Minocchieri et al as part of the CureNeb study team published Nebulised surfactant to reduce severity of respiratory distress: a blinded, parallel, randomised controlled trial. This trial set out to obtain a sample size of 70 patients between 29 0/7 to 33 6/7 weeks to demonstrate a difference in need for intubation from 30% down to 5% in patients treated with CPAP (30% was based on the historical average).  The authors recognizing that the babies in this GA bracket might behave differently, further stratified the randomization into two groups being 29 0/7 – 31 6/7 weeks and 32 0/7 to 33 6/7 weeks.  Those babies who were on CPAP and met the following criteria for intubation were either intubated in the control group and given surfactant (curosurf) using the same protocol as those nebulized or had surfactant delivered via nebulisation (200 mg/kg: poractant alfa) using a customised vibrating membrane nebuliser (eFlow neonatal). Surfactant nebulisation(100 mg/kg) was repeated after 12 hours if oxygen was still required.  The primary dichotomous outcome was the need for intubation within 72 hours of life, and the primary continuous outcome was the mean duration of mechanical ventilation at 72 hours of age.

Criteria for intubation

1. FiO2 >0.35 over more than 30 min OR FiO2 >0.45 at
anytime.
2. More than four apnea/hour OR two apnea requiring BVM
3. Two cap gases with pH <7.2 and PaCO2 >65 mm Hg (or) >60 mm Hg if arterial blood gas sample).
4. Intubation deemed necessary by the attending physician.

Did It Work?

Eureka! It seemed to work as 11 of 32 infants were intubated in the surfactant nebulisation group within 72 hours of birth vs.22 out of 32 infants receiving CPAP alone (RR (95% CI)=0.526 (0.292 to 0.950)). The reduction though was accounted for by the bigger babies in the 32 0/7 to 33 6/7 weeks group as only 1 of 11 was intubated when given nebulized surfactant compared to 10 of 13 managed with CPAP.  The duration of ventilation in the first 72 hours was not different between the groups: the median (range) 0 (0–62) hour for the nebulization group and 9 (0–64) hours for the control group (p=0.220).  It is important in seeing these results that the clinicians deciding whether infants should be intubated for surfactant administration were blind to the arm the infants were in.  All administration of curosurf via nebulization or sham procedures were done behind a screen.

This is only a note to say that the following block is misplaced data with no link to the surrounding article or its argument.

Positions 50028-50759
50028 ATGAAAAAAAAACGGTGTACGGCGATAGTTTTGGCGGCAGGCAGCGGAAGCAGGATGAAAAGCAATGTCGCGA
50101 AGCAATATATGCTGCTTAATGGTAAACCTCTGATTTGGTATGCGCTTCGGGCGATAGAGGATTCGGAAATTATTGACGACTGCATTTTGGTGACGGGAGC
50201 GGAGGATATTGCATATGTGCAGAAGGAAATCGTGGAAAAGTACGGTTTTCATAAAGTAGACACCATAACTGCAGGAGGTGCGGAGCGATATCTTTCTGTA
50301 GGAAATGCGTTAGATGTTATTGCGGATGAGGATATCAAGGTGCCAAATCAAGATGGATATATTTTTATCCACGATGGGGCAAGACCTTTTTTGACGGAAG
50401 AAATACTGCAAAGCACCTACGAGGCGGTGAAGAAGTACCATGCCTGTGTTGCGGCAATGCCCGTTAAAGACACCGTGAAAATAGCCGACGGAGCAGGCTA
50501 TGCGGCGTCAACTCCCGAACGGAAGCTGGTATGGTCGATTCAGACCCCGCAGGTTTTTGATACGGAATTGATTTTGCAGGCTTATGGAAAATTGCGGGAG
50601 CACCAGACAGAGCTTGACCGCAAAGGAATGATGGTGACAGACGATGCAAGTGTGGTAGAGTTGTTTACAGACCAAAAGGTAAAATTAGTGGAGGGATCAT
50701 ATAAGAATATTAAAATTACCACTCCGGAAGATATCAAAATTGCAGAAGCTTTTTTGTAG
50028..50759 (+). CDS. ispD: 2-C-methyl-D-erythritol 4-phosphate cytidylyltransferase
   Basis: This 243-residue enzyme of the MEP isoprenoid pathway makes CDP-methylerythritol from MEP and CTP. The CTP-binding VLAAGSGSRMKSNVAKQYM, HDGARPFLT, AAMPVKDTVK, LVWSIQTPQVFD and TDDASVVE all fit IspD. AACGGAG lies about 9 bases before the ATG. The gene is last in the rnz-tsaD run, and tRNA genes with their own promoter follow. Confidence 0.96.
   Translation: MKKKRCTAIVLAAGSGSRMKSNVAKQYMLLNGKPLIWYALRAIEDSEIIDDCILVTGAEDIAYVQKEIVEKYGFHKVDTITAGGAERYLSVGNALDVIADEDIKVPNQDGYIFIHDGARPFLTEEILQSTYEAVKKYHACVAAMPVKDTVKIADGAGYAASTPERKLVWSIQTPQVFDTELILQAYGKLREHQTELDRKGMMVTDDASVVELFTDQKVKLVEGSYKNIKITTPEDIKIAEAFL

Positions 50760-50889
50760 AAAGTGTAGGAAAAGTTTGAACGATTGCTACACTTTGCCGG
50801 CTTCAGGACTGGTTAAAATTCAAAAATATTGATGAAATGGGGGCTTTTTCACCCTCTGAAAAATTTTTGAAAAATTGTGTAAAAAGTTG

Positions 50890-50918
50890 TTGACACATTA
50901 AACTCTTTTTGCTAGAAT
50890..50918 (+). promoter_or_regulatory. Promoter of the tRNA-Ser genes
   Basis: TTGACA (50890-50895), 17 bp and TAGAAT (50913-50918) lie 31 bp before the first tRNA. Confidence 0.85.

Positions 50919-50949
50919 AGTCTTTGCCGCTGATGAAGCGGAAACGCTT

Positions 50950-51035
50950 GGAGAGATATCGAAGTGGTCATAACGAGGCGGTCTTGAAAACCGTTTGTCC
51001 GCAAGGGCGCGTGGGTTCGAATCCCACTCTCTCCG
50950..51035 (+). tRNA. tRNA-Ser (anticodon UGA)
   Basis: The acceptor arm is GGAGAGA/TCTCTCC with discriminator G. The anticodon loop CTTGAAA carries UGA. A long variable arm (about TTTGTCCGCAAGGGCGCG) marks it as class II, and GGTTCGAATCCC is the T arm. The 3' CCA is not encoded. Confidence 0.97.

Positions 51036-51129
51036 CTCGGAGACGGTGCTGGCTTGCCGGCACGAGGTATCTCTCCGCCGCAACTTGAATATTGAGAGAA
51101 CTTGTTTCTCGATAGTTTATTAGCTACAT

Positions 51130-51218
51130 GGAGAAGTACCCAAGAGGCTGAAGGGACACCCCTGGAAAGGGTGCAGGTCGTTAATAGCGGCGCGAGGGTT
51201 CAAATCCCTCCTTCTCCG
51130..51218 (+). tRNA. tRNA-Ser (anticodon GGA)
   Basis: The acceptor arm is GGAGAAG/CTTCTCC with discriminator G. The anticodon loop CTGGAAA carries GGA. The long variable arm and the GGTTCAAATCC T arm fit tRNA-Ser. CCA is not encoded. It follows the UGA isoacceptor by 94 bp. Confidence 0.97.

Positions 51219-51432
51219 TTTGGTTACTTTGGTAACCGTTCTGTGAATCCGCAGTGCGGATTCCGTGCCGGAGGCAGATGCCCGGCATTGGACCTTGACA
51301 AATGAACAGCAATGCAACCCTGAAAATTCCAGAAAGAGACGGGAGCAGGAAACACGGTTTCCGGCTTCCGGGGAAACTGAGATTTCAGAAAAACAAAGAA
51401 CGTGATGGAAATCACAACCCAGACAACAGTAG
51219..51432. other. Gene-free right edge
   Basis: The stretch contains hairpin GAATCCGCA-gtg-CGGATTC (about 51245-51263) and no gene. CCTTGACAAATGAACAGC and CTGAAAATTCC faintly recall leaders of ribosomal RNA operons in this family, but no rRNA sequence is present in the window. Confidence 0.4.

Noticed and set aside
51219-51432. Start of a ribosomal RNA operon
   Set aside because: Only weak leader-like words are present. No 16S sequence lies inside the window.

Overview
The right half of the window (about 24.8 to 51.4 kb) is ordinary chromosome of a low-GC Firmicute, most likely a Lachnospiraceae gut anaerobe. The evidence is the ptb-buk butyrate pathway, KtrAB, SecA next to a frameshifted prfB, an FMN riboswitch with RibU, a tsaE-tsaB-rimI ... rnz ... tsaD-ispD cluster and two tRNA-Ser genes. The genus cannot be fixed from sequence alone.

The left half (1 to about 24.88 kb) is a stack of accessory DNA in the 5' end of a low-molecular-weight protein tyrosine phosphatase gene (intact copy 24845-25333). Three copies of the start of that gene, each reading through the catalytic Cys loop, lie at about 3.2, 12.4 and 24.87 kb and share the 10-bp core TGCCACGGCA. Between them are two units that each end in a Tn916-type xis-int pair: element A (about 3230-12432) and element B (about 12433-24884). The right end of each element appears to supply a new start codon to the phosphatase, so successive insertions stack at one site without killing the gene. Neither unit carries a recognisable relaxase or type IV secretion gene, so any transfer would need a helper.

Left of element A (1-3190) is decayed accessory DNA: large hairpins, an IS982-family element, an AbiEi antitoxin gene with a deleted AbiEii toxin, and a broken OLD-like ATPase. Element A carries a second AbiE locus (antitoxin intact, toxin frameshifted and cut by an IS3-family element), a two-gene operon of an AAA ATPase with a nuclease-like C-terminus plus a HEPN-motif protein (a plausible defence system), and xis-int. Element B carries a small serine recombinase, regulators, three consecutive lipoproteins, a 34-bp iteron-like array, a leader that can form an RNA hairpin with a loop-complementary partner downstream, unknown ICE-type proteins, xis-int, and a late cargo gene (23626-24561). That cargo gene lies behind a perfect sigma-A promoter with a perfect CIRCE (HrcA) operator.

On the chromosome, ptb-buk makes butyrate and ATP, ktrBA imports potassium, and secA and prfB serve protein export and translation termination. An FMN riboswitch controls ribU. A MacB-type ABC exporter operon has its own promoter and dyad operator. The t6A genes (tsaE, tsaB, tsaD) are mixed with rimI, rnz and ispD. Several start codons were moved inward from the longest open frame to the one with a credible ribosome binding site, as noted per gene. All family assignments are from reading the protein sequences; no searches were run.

The total number of infants randomized were 66 so they did fall shy of the necessary recruitment but since they did find a difference the results seem valid.  Importantly, there were no differences in complications although I can’t be totally confident there really is no risk as this study was grossly underpowered to look at rarer outcomes.

Breaking down the results

This study has me excited as what it shows is that “it kind of works“.  Why would larger babies be the ones to benefit the most?  My guess is that some but not a lot of surfactant administered via nebulization reaches the alveoli.  Infants with lesser degrees of surfactant deficiency (32 0/7 to 33 6/7) weeks might get just enough to manage without an endotracheal tube.  Those infants (in particular less than 32 0/7 weeks) who have more significant surfactant deficiency don’t get enough and therefore are intubated.  Supporting this notion is the overall delay in time to intubation in those who were intubated despite nebulization (11.6 hours in the nebulization group vs 4.9 hours in the control arm).  They likely received some deposition in the distal alveoli but not enough to completely stave off an endotracheal tube.

One concerning point from the study though had to do with the group of infants who were intubated despite nebulization of surfactant.  When you look at total duration of ventilation (hours) it was 14.6 (9.0–24.8) in the control arm vs 25.4 (14.6–42.2) p= 0.029*.  In other words infants who were intubated in the end spent about twice as long intubated as those who were intubated straight away.  Not a huge concern if you are born at 32 weeks or more but those additional thousands of positive pressure breaths are more worrisome as a risk for CLD down the road.

As it stands, if you had an infant who was 33 weeks and grunting with an FiO2 of 35% might you try this if you could get your hands on the nebulizer?  It appears to work so the only question is whether you are confident enough that the risk of such things as pneumothorax or IVH isn’t higher if intubation is delayed.  It will be interesting to see if this gets adopted at this point.